In 2008, Judy Jordan, Garfield County liaison officer for oil and gas, was asked by ProPublica what she thought of their theory that “natural faults and fractures exist in underground formations in Colorado and that it may be possible for contaminants to travel through them.”
Jordan answered, “It challenges the view that natural gas … is isolated from water supplies by its extreme depth. It is highly unlikely that methane would have migrated through natural faults and fractures and coincidentally arrived in domestic wells at the same time oil and gas development started,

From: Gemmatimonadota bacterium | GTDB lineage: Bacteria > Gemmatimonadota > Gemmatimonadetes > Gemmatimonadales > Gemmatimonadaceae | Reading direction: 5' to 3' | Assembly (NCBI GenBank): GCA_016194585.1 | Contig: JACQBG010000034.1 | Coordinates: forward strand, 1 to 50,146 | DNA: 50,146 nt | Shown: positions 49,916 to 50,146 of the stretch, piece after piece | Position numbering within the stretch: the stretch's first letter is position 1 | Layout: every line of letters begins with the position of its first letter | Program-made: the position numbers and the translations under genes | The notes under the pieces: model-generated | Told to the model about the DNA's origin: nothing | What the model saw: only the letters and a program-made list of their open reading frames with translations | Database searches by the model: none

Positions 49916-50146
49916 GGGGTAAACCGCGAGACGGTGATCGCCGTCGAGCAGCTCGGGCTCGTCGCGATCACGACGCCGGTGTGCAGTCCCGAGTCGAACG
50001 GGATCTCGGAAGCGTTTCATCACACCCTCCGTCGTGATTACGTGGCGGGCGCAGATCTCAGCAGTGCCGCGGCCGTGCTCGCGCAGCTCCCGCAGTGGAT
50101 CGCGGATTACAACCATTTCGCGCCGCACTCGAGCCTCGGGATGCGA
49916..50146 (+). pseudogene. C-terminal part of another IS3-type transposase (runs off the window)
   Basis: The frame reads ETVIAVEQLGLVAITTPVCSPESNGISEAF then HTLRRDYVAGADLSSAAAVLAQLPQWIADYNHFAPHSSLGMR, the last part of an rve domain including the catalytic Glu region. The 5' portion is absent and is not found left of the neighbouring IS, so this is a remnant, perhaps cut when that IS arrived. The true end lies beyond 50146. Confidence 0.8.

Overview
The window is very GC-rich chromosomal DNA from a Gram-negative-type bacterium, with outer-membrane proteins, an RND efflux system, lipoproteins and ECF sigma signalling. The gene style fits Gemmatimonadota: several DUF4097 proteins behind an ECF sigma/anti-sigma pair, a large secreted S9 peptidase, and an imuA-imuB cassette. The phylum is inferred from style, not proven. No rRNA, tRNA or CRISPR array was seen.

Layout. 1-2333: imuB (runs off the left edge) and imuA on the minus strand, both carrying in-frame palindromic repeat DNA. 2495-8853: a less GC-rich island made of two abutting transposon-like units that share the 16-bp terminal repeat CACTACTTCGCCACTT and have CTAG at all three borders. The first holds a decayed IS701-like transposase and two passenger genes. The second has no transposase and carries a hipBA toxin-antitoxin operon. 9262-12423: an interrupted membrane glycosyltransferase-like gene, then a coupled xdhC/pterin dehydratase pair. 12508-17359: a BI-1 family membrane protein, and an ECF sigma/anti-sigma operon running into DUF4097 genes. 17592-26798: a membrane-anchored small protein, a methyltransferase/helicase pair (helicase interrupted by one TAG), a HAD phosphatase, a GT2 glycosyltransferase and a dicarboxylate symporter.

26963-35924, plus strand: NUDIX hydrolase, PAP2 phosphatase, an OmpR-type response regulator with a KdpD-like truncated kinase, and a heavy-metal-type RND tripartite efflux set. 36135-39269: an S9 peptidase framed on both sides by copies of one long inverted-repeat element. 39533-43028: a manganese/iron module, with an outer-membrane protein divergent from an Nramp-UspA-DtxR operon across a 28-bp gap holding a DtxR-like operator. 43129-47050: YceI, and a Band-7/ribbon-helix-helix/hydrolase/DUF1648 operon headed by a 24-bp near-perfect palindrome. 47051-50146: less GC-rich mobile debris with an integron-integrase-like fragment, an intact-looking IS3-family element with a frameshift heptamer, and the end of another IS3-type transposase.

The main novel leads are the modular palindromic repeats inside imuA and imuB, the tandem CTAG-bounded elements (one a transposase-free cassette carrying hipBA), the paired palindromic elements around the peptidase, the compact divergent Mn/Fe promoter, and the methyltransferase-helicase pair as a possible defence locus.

after having been down there … for over 65 billion years.”
These words may not have been responsible for the Garfield County Commissioners’ decision to fire Jordan, but they illustrate the kind of common sense, straight talk she brought to her job as county liaison with oil and gas companies operating in the county....continued...